A fifty year-old milling machine is capable of easily lasting another fifty years if cared for. Additionally, the basic machine can accept digital and CNC upgrades.

Viewed through the lens of inflation, I will be trading depreciating dollars for hardware, that if cared for, will not halve in value every decade...or year.

The last hundred years have not been particularly inflationary in the United States yet a paper dollar minted in 1914 lost 96% of its purchasing power over that time. A milling machine that can last 100 years looks pretty attractive in comparison, especially if one already has a machine shop.

(NOTE: I do not have a machine shop but use the milling machine as an example. There are hosts of other durable items...including sheds to store and protect your other items, tool boxes to keep them organized and protected and so on...that merit consideration.)


  1. I have been investing in durable home improvements that _I_ enjoy.

    I want the pleasure and the value.

  2. https://i.pinimg.com/originals/3c/5a/f3/3c5af3778b34413c8a9d9c548d8dde7a.jpg

  3. I am attempting to have this discussion with Mrs. Freeholder. It isn't going well.

    1. Does Mrs Freeholder have any investments languishing on the 5 yard-line?

      If she is a seamstress, then a couple hundred dollars goes a long way toward purchasing replacement zippers, sew-in snaps ( https://www.walmart.com/ip/Dritz-Size-10-Sew-On-Snaps-4-Count/55283619 ), patches and the like.

      ASK her if she has anything close to the end-zone.

  4. Excellent points all. My investments are in lead and brass.

  5. Actually one of the way people kept up with inflation during the Weimar Republic was the stock market. It is a path. Risky, but a path. I think that is what we are seeing right now.

    1. Some of that assessment is colored by survivor's bias.

      I hear what you are saying.

      My read of Fergusson's When Money Dies suggests that the broadest path to not becoming economic road-pizza is to have a business that uses local or ubiquitous materials to make products/services that address primary needs.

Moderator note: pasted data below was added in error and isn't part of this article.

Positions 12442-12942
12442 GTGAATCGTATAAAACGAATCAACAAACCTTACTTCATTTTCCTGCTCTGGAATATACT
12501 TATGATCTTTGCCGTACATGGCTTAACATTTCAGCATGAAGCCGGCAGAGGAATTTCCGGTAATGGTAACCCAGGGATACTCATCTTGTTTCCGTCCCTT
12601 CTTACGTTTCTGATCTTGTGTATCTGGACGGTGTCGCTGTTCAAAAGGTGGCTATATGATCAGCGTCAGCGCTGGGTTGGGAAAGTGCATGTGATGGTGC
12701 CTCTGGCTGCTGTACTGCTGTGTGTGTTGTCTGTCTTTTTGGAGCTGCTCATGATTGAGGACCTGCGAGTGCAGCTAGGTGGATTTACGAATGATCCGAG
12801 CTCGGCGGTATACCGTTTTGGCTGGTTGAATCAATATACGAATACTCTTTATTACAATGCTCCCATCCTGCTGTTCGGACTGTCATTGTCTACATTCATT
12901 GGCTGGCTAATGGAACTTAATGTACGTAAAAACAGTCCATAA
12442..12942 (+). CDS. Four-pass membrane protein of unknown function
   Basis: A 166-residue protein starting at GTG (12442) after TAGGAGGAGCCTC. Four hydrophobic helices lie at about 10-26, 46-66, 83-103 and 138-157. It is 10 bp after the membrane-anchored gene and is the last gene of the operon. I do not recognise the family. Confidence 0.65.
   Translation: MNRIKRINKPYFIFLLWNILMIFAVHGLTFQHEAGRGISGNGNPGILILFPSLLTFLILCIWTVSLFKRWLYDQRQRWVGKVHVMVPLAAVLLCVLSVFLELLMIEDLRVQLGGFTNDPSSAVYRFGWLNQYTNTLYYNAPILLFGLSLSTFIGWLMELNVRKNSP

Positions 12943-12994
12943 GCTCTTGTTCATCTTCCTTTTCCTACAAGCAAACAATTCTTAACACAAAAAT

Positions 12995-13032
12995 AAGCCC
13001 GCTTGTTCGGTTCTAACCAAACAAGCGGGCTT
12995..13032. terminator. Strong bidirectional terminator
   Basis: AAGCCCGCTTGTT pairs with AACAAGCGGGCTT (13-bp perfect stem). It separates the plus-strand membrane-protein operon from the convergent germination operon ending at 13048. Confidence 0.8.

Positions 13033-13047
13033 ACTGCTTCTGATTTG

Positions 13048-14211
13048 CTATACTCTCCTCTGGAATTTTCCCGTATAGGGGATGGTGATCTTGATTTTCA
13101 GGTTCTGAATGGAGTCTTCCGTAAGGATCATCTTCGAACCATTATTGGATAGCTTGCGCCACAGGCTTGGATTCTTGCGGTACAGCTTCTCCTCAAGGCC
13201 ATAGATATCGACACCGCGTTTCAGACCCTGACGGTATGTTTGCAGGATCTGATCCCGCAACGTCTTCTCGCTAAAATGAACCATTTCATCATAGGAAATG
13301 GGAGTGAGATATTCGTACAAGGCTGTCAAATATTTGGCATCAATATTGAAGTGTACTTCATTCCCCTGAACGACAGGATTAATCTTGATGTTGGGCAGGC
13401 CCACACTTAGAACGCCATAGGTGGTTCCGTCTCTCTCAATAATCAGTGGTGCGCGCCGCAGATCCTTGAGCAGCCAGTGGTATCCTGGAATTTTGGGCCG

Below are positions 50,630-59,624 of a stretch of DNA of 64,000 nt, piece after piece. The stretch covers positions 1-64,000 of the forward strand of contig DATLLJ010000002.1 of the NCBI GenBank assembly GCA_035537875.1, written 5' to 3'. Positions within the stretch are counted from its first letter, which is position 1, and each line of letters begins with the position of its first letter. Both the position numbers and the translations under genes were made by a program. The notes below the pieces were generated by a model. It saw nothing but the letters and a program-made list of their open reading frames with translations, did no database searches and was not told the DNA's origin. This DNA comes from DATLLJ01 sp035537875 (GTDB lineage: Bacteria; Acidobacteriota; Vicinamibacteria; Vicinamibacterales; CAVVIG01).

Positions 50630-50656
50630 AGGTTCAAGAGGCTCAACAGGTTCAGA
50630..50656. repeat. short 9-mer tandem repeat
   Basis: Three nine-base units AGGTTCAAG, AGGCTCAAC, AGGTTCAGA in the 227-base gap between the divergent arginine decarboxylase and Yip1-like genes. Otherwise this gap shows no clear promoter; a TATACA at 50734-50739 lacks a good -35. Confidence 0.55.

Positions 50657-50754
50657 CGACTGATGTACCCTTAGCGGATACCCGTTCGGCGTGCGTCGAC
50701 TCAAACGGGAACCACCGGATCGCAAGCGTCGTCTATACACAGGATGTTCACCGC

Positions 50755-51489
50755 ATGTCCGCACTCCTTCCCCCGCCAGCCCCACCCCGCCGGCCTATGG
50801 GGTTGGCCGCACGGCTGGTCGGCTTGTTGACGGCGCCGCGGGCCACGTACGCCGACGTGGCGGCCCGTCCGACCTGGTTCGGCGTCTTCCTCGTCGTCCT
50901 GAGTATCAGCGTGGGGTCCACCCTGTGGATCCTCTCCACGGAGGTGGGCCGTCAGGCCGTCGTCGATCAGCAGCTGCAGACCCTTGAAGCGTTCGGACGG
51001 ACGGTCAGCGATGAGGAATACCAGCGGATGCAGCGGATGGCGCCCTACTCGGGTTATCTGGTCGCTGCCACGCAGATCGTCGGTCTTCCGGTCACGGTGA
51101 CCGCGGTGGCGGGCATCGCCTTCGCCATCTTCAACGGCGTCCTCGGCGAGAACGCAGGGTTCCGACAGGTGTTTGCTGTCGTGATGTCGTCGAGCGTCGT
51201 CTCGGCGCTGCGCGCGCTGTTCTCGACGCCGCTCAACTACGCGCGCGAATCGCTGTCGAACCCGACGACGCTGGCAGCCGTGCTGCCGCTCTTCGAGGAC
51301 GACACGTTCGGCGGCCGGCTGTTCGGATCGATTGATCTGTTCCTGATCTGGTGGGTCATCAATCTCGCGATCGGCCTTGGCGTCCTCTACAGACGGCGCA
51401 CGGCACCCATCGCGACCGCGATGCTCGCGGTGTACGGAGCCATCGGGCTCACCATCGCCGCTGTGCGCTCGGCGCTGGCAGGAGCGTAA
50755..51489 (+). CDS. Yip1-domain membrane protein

Your mileage will vary.

  6. I am investment chair for an organization. Bonds worth having are just not there. A way to get to bonds worth having is an EXISTING cash value life insurance program. Look at the dividends they are paying. Not saying you should go out and buy a new one. We chase highly rated dividend paying stocks that are not in the lime light.

  7. Agree with Billy Bob. No substitute for farmers needing t posts, gates and such. 8 inch diameter 8 foot long wooden gate posts are currently $32 each at Rural King (and on back order at TSC and the local co-op).

  8. I know nothing about investing. So I am "investing" by buying things I will be needing ahead of time before the prices go up.

  9. Noting the "Two is one and one is none," I'm buying backups for certain high speed hole punchers. Of my many investments over the past 50 years, few have held their value so well as what is in my gun safe.

    Beyond that, other high quality handtools seem to never go amiss. Saws, chisels, drill bits, files. With a slight bias towards ones that are manual, not powered. Just sayin'.

    And finally, hard copy books. There are few of us that can't benefit from stored knowledge that is accessible after the last pixel dies.

  10. Seems like just yesterday I read that Russia, Saudi Arabia and the u.S. signed some papers moving the federal reserve note (FRN) out of its primary role, as a means of paying for Saudi oil.

    That creates a whole lotta cute green notes floating around the world, with nothing better to do than, um, inflate the cost of everything else.

    Any "disposable" income ought to be going for durable goods, and the materials to create those local ubiquitous goods.

  11. We're investing in things that produce food. In Weimar Germany the Bavarian farmers cleaned up much of the wealth (I mean art collections, houses, and other things of real value) because they were about the only people who produced food, which everybody needed and could not defer.